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Parents worried pandemic will only exacerbate child care cost crisis

Paula M Naranjo/Parent Editor

Caitlin Mullen, Bizwomen contributor
Jul 6, 2020, 7:15 am EDT Updated: Jul 6, 2020, 11:50 am EDT

New shared services alliance brings business support to smaller child care providers in Massachusetts
Yellow Dog Productions. Fewer child care centers open, higher costs. That’s what parents are facing as the pandemic continues.

The cost of child care was already a looming crisis for many families. Some worry the pandemic will worsen the situation. 

Recent Care.com surveys found the coronavirus pandemic has only intensified the child care crisis for parents across the country. Close to half of parents (47%) are more worried about the cost of child care now than they were prior to the pandemic. Just over half of parents (52%) expect Covid-19 will inflate the cost of child care. 

More than 2,000 parents were surveyed on Covid-19’s effect on their child care situation, and more than 3,800 were polled about child care costs.

“Our economic recovery rests on people’s ability to get back to work, and for parents, that makes child care indispensable. But with social distancing, remote work and the closure of businesses that many parents rely on, a new dynamic of childcare is quickly emerging, and if we don’t take action now to solve this childcare crisis, there will be huge ramifications for all of us,” Care.com CEO Tim Allen said, per Care.com. 

Prior to the pandemic, affording child care was a challenge for many. Now, parents have struggled to manage work with children at home, or face job or wage cuts. 

Many worry about their ability to afford child care going forward, or how a return to work could be possible if children aren’t back at school full-time. School districts are working on fall plans, considering in-person and remote learning, and those plans matter to the 40% of workers between ages 20 and 54 who have children at home, per Axios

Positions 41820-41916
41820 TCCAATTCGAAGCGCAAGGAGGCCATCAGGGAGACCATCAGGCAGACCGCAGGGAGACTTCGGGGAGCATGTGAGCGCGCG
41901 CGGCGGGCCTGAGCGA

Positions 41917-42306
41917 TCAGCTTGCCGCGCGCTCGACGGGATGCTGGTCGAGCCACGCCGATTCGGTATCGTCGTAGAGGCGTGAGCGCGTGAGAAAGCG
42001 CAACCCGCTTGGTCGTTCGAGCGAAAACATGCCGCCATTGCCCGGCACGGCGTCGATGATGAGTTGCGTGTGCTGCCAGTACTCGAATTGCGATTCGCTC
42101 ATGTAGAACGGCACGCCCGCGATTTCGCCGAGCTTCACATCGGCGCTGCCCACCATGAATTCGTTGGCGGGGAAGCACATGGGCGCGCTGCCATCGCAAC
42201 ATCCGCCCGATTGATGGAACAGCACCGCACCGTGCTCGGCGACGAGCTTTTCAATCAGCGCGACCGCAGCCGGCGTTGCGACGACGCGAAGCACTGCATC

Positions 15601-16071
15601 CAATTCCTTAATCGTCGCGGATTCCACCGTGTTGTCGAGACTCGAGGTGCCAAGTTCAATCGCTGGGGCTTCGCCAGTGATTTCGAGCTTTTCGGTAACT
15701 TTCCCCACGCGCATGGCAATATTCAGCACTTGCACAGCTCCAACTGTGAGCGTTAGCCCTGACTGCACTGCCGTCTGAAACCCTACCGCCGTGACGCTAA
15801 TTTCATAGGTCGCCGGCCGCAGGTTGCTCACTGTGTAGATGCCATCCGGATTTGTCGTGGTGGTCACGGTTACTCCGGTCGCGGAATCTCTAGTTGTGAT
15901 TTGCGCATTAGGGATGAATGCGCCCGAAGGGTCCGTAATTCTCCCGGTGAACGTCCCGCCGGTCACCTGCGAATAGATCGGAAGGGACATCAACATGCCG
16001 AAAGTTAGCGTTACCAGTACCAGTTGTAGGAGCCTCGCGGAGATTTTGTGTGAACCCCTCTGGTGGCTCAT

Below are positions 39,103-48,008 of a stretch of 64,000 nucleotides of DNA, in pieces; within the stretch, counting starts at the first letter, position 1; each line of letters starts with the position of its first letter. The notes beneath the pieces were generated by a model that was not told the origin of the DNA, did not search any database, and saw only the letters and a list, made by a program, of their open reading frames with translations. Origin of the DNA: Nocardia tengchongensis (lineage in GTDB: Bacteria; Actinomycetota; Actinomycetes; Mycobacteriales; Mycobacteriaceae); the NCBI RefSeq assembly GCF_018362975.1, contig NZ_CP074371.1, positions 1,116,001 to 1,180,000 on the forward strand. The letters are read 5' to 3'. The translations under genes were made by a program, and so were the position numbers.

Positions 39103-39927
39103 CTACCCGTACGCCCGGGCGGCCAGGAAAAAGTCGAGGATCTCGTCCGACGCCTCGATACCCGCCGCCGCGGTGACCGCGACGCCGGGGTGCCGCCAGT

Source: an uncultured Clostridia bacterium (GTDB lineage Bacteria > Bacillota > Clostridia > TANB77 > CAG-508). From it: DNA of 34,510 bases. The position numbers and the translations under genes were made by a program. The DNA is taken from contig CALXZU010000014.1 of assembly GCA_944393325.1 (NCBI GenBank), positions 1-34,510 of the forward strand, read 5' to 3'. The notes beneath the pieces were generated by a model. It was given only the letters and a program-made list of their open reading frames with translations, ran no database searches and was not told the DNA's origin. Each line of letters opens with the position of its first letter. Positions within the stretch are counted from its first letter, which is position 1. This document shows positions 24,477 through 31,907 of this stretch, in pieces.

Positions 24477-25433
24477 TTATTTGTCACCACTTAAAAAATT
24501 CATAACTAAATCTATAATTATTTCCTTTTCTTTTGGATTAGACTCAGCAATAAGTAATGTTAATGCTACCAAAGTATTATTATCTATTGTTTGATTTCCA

“It feels like child care is being regarded as a footnote of reopening plans rather than a headline. But until schools properly reopen, there cannot be a return to business as usual,” Sarah Lux-Lee, CEO of consultancy Mindr, told Axios. 

The Center for American Progress has projected daycare center closures across the country could wipe out 4.5 million slots for children. This means fewer available slots at remaining child care centers, plus expenses related to stringent safety procedures at such facilities, will mean a bigger bill for families, reports Axios. 

Of parents polled by Care.com, 45% ranked the pandemic’s impact on their child care situation as an 8, 9 or 10 on a scale of 1-10, revealing just how many families are struggling to manage it all.   

“We are not burned out because life is hard this year. We are burned out because we are being rolled over by the wheels of an economy that has bafflingly declared working parents inessential,” Deb Perelman, Smitten Kitchen food blogger, recently wrote in The New York Times

Just 7% of parents believe returning to a normal routine is safe right now, per Care.com. More than half (52%) don’t expect things will return to normal until next year or until a vaccine is developed; in areas particularly hard-hit by Covid-19, 63% felt this. 

Sending their children back to daycare makes 63% of parents somewhat or very uncomfortable, and 35% are now considering in-home child care instead. About 54% of Americans are uncomfortable about K-12 schools reopening for the upcoming school year, a Politico-Morning Consult poll found.

No surprise to working women: 41% of parents polled said mom has handled the majority of extra child care work during the pandemic; only 15% said dad has taken on most of it.

Almost all of those polled (96%) said government and business leaders should provide additional financial support for child care if American workers are expected to resume normal routines. 

More than 70% of parents are spending 10% or more of their household income on child care. Fifty-five percent of families spend at least $10,000 annually on child care. 

Interestingly, 60% of parents didn’t think the cost of child care would affect their career moves, but 54% admitted they’ve made workplace changes to afford care. More than 70% said their job has been affected when child care plans fell through on short notice, per Care.com.

“What scares me the most about this pandemic is that it forces me out of the workforce. Without full-time quality child care and the ability to work on my business, I sort of get squeezed out,” working mother Katie Ring told CNBC.

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Paula M Naranjo

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